With the ballot counting now underway, Liberians in the capital Monrovia give their opinions a day after the presidential and legislative elections. "There were no interceptions, no disruptions, everything went smoothly," says Sarlay T. Slobert.
"We really appreciate yesterday and we tell God thank you for yesterday that it was so peaceful. There was no interception, no disruption, everything went on smoothly" added****Slobert.
More than 2.4 million people were registered to vote in the West African nation, choosing their 73 representatives and 15 senators in addition to the president.
The elections is seeing President George Weah vie a second term in the polls that will once again test his popularity after a campaign dominated by economic crisis and corruption allegations. Former vice president Joseph Boakai, 78, who lost to Weah in 2017, is seen as the main opposition.
"The turnout was very huge. As early as 10'o clock in the morning, the place was already overcrowded. The people really came out. They wanted to express themselves through the ballot" says Stephen G. Fellajuah.
Even before polling stations opened in the morning, hundreds of people had gathered in the early morning sunshine waiting to vote in Monrovia.
"I vote for the good of my country. I expect peace and development," said Agostina Momo, 18, who was voting for the first time.
"I am confident because I have worked a lot and people have confidence in me", Weah told AFP after casting his ballot in the Monrovia suburb of Paynesville.
"I hope to win in the first round."
The main political parties had pledged that the presidential and legislative elections in the country of about five million will pass off peacefully.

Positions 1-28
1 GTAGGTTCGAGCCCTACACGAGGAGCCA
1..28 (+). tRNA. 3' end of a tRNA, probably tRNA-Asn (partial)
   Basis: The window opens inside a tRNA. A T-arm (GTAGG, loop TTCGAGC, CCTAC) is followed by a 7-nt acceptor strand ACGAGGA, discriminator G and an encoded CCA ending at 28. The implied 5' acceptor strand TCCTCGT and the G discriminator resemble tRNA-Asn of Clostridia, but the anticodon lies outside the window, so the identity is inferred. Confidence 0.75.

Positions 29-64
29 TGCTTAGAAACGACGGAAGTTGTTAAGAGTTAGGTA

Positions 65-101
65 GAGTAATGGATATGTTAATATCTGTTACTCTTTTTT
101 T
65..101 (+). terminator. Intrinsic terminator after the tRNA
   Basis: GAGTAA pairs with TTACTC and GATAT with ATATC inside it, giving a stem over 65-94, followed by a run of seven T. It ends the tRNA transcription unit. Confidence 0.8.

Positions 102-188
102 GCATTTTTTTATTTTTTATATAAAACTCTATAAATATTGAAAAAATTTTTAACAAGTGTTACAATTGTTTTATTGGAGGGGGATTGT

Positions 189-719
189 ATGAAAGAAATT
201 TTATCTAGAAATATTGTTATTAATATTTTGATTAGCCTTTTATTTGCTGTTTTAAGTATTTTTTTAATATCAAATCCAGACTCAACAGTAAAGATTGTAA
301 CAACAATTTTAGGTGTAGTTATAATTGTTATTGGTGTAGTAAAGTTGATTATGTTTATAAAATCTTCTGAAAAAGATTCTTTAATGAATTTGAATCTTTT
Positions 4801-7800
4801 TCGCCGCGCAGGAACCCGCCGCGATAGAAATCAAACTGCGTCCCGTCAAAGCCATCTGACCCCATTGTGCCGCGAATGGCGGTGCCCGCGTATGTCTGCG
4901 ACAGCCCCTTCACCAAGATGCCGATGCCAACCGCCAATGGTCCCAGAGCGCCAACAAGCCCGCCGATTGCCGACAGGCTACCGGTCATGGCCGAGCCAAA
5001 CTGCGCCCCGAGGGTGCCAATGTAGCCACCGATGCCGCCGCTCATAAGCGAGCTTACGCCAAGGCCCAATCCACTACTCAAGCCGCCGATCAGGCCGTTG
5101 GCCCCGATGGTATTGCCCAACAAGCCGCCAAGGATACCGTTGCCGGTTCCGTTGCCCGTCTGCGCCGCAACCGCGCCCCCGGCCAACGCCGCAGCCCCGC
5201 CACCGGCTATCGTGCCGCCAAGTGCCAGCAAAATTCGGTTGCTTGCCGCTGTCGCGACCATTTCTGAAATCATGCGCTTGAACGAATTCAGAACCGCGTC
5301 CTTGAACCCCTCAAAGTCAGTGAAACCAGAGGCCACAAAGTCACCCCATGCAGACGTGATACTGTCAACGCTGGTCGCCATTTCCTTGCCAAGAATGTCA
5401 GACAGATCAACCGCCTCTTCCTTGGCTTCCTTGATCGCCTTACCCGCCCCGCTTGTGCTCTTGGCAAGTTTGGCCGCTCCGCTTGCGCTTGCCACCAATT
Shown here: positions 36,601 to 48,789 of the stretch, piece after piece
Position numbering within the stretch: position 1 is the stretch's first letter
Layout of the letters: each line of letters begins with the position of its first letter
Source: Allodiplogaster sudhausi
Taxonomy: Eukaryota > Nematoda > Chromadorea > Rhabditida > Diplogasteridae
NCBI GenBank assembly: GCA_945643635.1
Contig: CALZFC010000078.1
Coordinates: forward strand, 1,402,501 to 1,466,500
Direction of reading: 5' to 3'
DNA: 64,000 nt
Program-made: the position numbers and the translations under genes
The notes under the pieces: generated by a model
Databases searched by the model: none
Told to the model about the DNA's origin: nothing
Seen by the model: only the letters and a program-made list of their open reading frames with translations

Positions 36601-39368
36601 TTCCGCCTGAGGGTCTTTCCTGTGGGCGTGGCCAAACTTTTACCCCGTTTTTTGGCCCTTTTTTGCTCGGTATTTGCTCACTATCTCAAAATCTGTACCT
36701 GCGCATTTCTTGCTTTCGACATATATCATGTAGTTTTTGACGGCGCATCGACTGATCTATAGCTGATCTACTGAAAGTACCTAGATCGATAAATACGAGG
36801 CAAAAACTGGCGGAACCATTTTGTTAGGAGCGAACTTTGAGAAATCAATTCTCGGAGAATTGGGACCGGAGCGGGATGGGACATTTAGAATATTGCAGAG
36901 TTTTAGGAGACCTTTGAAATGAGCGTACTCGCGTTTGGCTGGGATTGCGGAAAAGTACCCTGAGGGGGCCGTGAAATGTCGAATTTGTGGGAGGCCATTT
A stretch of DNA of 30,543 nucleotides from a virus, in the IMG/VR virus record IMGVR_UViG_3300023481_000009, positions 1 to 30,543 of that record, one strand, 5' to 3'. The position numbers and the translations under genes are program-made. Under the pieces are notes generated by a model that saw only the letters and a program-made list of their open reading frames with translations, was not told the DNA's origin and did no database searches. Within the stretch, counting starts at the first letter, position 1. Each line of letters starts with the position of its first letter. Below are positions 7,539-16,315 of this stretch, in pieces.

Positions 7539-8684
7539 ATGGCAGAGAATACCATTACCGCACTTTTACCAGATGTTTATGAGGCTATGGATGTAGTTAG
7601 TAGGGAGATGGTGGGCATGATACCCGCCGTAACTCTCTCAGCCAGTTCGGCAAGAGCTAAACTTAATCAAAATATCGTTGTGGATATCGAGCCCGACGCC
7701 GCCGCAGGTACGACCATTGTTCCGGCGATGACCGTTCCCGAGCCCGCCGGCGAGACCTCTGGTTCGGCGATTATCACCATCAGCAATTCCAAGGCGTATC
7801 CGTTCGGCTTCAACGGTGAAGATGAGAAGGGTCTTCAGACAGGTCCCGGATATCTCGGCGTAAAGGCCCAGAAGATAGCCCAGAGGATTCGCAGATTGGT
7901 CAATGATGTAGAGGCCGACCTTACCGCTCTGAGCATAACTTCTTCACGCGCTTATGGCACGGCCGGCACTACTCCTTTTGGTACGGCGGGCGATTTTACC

"I want to tell the international community that they should keep their eyes on us and then they should be looking at the National Elections Commission" says**Robert Kalaplee.**
**"**They shouldn't panic, and you know they should be focused and give the election the result. Anybody wins, we will accept it and they will be our president"
The election is the first to be held since the United Nations ended its peacekeeping mission in Liberia in 2018.
Weah, 57, entered politics after a career as an international footballer which saw him become the first and only African to win football's most prestigious individual award, the Ballon d'Or, in 1995.
On his election in 2017, he promised to create jobs and invest in education, but critics say he has failed to keep his pledges.
As president, Weah has not set up a war crimes tribunal despite international and domestic demand.
He is the favourite against 19 rivals for the presidency but could face a second-round runoff in early November unless a candidate secures an unlikely absolute majority in the first round.
Liberia's election commission has said the first results would be announced later on Wednesday while final results are expected within 15 days.